The iOS 11.4.1 update includes a new security feature that restricts the way USB accessories can interact with iPhone and iPad devices. If the phone has not been unlocked within the last hour, iOS will disable the Lightning port so USB accessories cannot communicate with the device. After unlocking, any accessories will stay connected.

USB power chargers are not affected, but some USB accessories that provide power may not charge the device until the device has been unlocked. Apple has detailed in a new support article exactly what this means for users ….

Why is Apple putting restrictions on the Lightning port? The support article pointedly does not elaborate on Apple’s motivation for implementing this, but the company did talk to the press a few weeks ago ahead of the update coming out.

Graymarket security companies have created tools that can bypass parts of the iPhone security system, such as removing the time delays between passcode entries, by sending messages over the Lightning port. Grayshift is the most notable manufacturer of these boxes, which it has been selling to law enforcement for a few months. The box enables the user to brute-force access to the locked device by attempting every possible four or digit PIN code in a matter of minutes, as the usual hour-long delays between successive tries have been lifted.

Any technique that law enforcement finds can also be used by criminals. As such, Apple has responded by strengthening device security and adding new limits on how the Lightning port works. Theoretically, iOS 11.4.1 should prevent these Grayshift boxes from functioning as the iOS device will simply refuse to communicate with the unit — if it hasn’t been unlocked in the last hour. Some reports indicate that the devices are still susceptible even post iOS 11.4.1, but this is yet to be proven.

So with iOS 11.4.1 installed on your iPhone, if your device is lost for more than an hour and then comes into the wrong hands, it should not be possible for the unscrupulous party to use one of these boxes to unlock the phone.

Apple explains in the support article that if you connect an accessory with an authenticated iOS device, the iPhone or iPad will not disconnect the accessory for as long as it remains plugged in, even if the iOS device is locked. It also does not affect chargers like wall adapters you plug into at night; the restricted mode allows the battery to receive power. Some accessories that charge and perform other smarter things may not charge as a result of iOS 11.4.1, however.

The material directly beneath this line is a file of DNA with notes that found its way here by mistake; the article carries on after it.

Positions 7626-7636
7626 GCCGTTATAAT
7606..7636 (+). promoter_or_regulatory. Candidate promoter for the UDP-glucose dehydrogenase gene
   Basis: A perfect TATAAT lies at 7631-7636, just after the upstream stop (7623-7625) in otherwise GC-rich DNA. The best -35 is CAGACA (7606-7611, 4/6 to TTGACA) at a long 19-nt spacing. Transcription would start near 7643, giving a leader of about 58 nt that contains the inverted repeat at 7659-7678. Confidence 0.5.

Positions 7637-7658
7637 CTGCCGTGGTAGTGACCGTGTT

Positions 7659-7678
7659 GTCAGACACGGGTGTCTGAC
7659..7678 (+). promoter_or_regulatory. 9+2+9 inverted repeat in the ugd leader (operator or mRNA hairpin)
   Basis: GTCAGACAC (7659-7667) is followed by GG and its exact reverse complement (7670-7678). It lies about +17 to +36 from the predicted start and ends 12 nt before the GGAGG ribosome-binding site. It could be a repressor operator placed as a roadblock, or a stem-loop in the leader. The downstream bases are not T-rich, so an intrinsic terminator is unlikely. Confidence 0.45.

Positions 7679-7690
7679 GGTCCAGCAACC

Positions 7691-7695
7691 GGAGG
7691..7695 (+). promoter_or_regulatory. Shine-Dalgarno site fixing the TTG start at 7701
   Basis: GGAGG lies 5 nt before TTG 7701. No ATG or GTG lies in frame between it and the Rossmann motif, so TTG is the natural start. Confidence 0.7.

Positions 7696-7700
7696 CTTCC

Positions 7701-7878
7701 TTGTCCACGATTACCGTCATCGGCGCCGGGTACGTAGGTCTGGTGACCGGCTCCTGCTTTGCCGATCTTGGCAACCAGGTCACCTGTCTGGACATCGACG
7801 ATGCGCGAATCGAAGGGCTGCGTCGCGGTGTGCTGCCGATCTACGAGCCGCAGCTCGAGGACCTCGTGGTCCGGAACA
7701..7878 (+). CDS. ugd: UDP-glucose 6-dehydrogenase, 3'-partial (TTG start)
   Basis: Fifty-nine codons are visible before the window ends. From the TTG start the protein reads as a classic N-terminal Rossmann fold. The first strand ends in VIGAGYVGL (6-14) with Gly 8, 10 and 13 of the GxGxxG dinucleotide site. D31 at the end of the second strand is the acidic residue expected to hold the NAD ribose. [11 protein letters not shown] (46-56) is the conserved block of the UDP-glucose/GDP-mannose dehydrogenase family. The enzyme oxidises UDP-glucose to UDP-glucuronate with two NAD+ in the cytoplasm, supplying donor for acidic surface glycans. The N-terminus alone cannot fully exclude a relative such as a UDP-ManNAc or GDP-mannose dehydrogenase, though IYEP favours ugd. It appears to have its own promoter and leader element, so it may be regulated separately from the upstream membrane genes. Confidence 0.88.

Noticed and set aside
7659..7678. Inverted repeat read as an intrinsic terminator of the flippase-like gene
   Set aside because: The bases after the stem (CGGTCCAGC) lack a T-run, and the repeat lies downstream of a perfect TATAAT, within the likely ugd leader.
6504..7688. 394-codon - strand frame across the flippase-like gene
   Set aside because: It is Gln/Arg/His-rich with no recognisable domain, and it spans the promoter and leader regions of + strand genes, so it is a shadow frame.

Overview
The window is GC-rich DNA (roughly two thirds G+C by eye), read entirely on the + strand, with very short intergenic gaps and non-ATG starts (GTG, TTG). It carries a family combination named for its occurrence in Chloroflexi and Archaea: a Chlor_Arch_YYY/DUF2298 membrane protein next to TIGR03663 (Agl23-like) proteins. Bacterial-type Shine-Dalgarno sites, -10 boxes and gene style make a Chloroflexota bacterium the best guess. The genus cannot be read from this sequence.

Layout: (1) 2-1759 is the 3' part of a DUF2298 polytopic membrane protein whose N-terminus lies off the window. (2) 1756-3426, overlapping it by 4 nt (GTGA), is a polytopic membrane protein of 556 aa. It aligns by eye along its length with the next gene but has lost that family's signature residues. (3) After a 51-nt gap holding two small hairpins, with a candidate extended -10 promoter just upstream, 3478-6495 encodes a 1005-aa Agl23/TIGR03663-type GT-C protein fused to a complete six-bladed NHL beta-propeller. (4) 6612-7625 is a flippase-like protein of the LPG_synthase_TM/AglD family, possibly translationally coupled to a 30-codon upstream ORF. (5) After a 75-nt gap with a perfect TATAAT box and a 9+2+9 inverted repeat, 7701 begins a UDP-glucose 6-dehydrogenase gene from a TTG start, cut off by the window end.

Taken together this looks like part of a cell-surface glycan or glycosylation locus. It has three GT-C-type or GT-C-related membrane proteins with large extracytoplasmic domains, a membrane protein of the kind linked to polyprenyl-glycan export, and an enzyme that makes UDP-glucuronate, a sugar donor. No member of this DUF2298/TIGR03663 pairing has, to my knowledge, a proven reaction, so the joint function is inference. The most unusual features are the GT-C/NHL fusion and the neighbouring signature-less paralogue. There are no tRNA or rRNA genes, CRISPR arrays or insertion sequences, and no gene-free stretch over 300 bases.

In general, most normal customers will not be inconvenienced by the tighter security measures and many won’t notice it all.

You will know when the iOS device is not communicating with accessories if the following message is visible on the lock screen: ‘Unlock iPhone to use accessories’.

However, some portion of the user base may find themselves hitting the lockout often. For example, disabled or visually-impaired iOS users may rely on a Lightning accessory to operate their devices. To appease these customers, Apple is offering a way to disable this security feature and prevent the ‘Unlock iPhone to use accessories’ alert from ever appearing.

How to always allow access to USB accessories

The wording is slightly confusing here, but the toggle that controls the setting can be found in the Passcode pane of Settings. From the main Settings page, select Face ID & Passcode (or Touch ID & Passcode if not using an iPhone X). Then, scroll down to the Allow Access When Locked section. The toggle next to USB Accessories is off by default.

If the switch is off, then it means the 1-hour lockout on USB accessories is active. To disable the feature, you need to switch the toggle to on. USB Restricted Mode is disabled if the toggle is enabled.

‘USB Accessories’ access when locked enabled mirrors the behaviour before iOS 11.4.1, although naturally it is a tradeoff as it exposes that device to the same kind of security flaws described above.

Apple says that some assistive devices will automatically enable the USB Accessories toggle, but it will be off by default for the vast majority of users.

In general, users will not need to worry about this setting. The default behaviour maximises the security of the device and shouldn’t cause too much of an inconvenience. It is a rare occurrence that you haven’t unlocked and used your iPhone at least once in the last hour.

Apple wages a constant battle with hackers to keep its iOS devices secure. The restrictions on the Lightning port in iOS 11.4.1 is one of the few times that Apple’s security features have a visible impact on how the device operates, but in every new release of iOS, Apple includes a bevy of fixes that address security flaws as they are discovered. It’s always important to keep your iOS device up-to-date to defend against all of the latest compromises. We’ll wait and see whether USB Restricted Mode is effective, and how long it takes for someone nefarious to circumvent Apple’s latest changes.

Dearmob iPhone Manager for Mac

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About the Author

Benjamin Mayo

Benjamin develops iOS apps professionally and covers Apple news and rumors for 9to5Mac. Listen to Benjamin, every week, on the Happy Hour podcast. Check out his personal blog. Message Benjamin over email or Twitter.